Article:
The Israeli task force involved in the operation appears to be approximately division size at this stage, with perhaps 15,000-20,000 men comprising one regular armored brigade, three regular infantry brigades, combat engineers (probably including specialist counter-tunnel units), combat intelligence corps units, and field artillery units providing support from inside Israel. Other armor and infantry units are likely being held in reserve to respond to contingencies or expand the operation if ordered.

Hamas and the other Palestinian groups with ground forces have promised strong resistance, but they will be cautious and probably try to avoid large-scale direct engagements with the Israel Defense Forces, as they did during Cast Lead. Early reports indicate only limited resistance. At the same time, they will attempt to keep firing rockets into Israel to demonstrate their own sustainability and the "futility" of the Israeli operation. They will also likely engage the IDF inside Gaza with long-range fire from antitank missiles and mortars. And they will almost certainly seek a high-profile success, such as the kidnapping of an Israeli soldier or an action involving significant IDF casualties. All of this will, of course, be accompanied by the usual propagandistic claims of military victories and heavy Israeli losses.

In light of these factors, most of the direct combat is likely to be small-scale actions involving small numbers of forces on both sides and long-range exchanges of fire. The IDF will employ heavy firepower against identified targets, albeit with awareness regarding the risks of collateral damage. Israel will also likely escalate its standoff fire -- from tanks, artillery, and aircraft -- with the aim of suppressing and destroying long-range rockets in northern Gaza, in and around Beit Lahiyah.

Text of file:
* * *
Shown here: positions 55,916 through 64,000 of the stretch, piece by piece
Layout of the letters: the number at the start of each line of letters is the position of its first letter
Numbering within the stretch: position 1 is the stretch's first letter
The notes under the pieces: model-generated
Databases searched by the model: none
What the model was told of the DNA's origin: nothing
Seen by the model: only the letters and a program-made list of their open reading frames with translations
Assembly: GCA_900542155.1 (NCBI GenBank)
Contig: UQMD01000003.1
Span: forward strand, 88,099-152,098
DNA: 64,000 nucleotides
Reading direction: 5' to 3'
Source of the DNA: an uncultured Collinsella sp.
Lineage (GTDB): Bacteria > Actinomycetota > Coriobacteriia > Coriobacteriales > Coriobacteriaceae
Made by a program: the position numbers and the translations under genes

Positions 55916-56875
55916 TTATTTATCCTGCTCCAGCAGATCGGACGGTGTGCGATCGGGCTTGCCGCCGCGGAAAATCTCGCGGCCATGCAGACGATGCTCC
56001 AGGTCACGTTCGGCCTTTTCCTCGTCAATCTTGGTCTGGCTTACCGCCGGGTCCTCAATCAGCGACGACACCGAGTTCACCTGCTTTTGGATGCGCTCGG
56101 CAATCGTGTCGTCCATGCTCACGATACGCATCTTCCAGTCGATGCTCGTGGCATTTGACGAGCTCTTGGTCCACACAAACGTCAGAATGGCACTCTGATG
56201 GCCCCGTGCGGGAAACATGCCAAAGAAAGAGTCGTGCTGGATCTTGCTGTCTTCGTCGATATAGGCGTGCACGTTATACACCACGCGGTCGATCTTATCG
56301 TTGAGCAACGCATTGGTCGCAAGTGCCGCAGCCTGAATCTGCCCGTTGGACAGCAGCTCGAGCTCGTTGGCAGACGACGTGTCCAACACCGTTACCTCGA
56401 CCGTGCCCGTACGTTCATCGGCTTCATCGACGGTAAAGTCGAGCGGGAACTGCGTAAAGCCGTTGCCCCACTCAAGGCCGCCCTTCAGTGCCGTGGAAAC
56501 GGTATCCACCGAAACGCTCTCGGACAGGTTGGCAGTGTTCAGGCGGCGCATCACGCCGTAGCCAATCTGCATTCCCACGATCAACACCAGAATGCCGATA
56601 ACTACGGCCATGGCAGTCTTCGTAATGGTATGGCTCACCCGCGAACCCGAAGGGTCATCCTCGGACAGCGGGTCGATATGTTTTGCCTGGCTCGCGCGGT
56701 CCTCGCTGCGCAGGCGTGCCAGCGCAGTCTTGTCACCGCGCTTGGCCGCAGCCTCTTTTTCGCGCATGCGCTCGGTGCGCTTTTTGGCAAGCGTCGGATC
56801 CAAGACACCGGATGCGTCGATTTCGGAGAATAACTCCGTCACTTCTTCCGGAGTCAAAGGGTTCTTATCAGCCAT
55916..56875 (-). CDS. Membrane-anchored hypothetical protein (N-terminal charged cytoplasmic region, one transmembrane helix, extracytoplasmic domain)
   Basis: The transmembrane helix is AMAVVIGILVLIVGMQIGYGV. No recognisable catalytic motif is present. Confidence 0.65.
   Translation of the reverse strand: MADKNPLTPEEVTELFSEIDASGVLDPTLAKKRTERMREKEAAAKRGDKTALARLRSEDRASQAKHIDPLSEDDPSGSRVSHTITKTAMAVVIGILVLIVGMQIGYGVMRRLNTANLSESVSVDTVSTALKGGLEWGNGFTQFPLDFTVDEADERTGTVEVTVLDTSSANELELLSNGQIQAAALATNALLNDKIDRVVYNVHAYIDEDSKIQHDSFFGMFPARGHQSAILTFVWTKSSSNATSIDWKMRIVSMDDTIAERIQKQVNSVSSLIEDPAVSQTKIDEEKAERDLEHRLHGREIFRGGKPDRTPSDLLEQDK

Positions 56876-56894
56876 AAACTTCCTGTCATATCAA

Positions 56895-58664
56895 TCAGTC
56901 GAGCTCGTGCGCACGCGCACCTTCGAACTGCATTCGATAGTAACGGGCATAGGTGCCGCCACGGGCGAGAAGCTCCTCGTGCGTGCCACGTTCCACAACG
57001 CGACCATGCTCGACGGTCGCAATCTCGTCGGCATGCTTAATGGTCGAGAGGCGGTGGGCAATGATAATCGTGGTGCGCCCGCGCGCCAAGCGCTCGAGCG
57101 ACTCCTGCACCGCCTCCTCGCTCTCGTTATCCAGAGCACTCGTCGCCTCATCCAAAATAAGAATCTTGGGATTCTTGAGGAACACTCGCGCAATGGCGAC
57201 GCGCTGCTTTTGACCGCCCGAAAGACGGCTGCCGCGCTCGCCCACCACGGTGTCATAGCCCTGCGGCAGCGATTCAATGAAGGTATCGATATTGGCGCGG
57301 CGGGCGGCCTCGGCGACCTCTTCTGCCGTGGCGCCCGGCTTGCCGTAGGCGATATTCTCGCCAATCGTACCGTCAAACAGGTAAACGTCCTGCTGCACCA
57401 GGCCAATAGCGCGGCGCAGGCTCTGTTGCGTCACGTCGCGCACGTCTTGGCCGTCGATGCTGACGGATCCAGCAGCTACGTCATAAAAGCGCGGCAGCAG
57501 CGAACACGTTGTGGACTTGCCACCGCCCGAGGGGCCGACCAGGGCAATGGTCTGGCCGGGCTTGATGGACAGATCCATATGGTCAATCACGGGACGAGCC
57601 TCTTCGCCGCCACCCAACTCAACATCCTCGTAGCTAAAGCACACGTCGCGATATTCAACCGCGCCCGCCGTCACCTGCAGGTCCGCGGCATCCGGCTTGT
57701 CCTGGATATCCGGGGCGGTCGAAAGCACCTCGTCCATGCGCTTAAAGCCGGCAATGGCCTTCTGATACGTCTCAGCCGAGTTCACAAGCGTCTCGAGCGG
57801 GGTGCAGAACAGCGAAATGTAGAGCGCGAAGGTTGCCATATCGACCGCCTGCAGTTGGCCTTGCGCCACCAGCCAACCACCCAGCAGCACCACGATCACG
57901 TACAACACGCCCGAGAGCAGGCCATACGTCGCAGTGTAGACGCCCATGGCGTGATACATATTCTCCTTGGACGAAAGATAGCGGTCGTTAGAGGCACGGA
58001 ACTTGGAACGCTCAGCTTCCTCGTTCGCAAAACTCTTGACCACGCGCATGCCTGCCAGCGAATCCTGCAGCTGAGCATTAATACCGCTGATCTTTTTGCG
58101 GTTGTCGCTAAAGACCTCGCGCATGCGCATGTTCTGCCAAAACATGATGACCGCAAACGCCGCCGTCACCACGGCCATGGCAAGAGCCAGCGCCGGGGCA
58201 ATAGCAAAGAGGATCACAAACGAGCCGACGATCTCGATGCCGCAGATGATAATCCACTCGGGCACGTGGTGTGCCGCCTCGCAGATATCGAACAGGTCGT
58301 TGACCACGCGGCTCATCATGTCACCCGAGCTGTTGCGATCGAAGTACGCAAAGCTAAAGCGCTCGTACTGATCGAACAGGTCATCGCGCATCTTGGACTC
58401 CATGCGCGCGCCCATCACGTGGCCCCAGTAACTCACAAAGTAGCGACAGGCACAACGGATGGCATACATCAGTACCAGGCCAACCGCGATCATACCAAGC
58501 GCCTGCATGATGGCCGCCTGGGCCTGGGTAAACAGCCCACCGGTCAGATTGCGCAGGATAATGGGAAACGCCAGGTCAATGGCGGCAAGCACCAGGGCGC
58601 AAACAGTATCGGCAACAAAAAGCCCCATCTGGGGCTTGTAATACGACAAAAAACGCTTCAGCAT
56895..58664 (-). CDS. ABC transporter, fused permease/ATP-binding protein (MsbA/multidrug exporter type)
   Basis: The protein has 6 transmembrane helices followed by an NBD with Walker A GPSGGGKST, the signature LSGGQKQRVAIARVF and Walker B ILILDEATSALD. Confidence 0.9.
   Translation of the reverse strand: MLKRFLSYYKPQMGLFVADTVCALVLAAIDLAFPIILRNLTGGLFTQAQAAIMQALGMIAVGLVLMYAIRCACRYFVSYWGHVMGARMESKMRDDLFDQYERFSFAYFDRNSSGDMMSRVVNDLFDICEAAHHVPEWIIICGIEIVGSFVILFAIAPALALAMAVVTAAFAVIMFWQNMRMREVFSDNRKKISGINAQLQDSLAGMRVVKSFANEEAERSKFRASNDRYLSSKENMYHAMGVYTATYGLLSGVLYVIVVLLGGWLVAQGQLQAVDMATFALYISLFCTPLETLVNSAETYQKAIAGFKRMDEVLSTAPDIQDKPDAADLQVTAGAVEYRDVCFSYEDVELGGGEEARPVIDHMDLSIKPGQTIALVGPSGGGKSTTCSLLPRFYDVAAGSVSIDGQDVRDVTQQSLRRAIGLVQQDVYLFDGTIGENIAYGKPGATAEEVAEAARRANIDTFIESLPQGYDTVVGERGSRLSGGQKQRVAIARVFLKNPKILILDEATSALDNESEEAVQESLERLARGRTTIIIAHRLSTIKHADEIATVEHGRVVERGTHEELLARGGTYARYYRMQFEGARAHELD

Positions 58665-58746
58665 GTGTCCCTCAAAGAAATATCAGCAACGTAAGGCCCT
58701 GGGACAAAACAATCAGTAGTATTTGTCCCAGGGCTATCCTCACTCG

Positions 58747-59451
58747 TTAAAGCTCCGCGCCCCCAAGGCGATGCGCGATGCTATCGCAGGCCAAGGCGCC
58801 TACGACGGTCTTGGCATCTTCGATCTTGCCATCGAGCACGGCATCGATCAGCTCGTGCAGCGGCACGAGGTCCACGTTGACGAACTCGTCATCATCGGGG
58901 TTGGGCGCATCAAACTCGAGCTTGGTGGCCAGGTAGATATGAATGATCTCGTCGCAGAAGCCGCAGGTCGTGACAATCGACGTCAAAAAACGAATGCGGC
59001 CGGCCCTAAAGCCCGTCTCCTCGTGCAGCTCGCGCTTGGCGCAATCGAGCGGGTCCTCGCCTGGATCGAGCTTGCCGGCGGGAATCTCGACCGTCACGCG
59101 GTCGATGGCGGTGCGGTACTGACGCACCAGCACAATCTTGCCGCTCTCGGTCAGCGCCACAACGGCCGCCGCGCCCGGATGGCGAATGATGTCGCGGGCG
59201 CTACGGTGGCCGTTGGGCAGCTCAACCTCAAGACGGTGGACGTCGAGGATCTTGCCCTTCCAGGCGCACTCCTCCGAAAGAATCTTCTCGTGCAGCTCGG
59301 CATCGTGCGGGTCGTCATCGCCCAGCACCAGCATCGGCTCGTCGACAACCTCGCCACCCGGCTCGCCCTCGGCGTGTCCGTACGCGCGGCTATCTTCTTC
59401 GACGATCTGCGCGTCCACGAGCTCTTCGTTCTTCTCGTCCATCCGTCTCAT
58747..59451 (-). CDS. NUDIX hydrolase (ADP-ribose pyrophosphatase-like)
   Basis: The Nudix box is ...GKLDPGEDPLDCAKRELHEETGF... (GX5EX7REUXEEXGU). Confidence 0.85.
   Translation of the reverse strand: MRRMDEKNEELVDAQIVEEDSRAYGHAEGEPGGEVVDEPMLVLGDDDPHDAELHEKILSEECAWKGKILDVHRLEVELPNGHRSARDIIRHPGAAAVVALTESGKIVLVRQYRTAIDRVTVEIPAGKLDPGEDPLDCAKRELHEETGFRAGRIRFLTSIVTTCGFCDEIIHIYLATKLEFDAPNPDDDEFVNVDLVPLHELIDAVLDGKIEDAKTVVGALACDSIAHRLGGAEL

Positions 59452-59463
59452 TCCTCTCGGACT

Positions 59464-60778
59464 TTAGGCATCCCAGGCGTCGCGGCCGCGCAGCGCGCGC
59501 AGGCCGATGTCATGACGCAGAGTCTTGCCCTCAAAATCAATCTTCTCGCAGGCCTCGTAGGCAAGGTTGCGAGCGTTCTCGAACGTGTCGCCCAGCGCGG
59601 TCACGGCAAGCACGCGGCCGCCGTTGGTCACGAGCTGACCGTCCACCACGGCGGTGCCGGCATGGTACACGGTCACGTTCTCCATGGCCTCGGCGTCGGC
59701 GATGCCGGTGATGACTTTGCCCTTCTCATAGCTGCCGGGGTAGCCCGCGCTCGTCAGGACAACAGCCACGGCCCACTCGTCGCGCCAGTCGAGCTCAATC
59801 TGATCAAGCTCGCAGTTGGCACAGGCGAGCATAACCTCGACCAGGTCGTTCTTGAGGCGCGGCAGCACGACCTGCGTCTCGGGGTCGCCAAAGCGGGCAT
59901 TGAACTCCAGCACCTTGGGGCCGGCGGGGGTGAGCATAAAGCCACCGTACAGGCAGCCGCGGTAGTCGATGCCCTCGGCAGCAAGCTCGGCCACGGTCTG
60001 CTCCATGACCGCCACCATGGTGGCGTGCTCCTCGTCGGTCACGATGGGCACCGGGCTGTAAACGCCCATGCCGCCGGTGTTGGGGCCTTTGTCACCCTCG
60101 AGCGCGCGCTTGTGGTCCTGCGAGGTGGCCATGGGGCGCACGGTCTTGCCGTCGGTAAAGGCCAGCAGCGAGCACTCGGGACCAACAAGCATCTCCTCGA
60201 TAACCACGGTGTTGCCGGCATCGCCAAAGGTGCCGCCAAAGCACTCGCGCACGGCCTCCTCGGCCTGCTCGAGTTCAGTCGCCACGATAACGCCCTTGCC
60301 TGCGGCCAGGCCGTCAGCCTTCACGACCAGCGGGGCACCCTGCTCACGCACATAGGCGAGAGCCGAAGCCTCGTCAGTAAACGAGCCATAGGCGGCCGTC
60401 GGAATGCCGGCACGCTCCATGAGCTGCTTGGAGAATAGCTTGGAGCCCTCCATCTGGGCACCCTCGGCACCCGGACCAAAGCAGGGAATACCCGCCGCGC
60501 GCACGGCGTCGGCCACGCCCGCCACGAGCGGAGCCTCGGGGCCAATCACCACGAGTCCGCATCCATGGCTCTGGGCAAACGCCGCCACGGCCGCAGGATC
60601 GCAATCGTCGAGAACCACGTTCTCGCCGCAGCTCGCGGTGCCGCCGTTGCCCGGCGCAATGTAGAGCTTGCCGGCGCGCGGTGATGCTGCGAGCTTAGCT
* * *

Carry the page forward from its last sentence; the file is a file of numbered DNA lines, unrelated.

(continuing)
The current operation is the first, but not necessarily the last, phase of Israeli ground operations. The prime minister and defense minister have ordered the IDF to prepare for "a major expansion of the ground operation," and adequate forces for a much larger campaign have been readied.

Israel will develop more intelligence and targets as the operation continues, and this may lead to some expansion in its own right. Furthermore, targets of opportunity will develop as hostile groups expose their forces and command structures while countering Israeli forces. Casualties will increase for both sides, but probably disproportionately for the Palestinians because of IDF operational and tactical advantages. During the ground phase of Cast Lead, the IDF suffered only ten killed in action, and four of those were by friendly fire. At this point, according to Israeli sources, nineteen Palestinian combatants and one IDF soldier have been killed. Few civilian casualties have been reported in connection with the operation.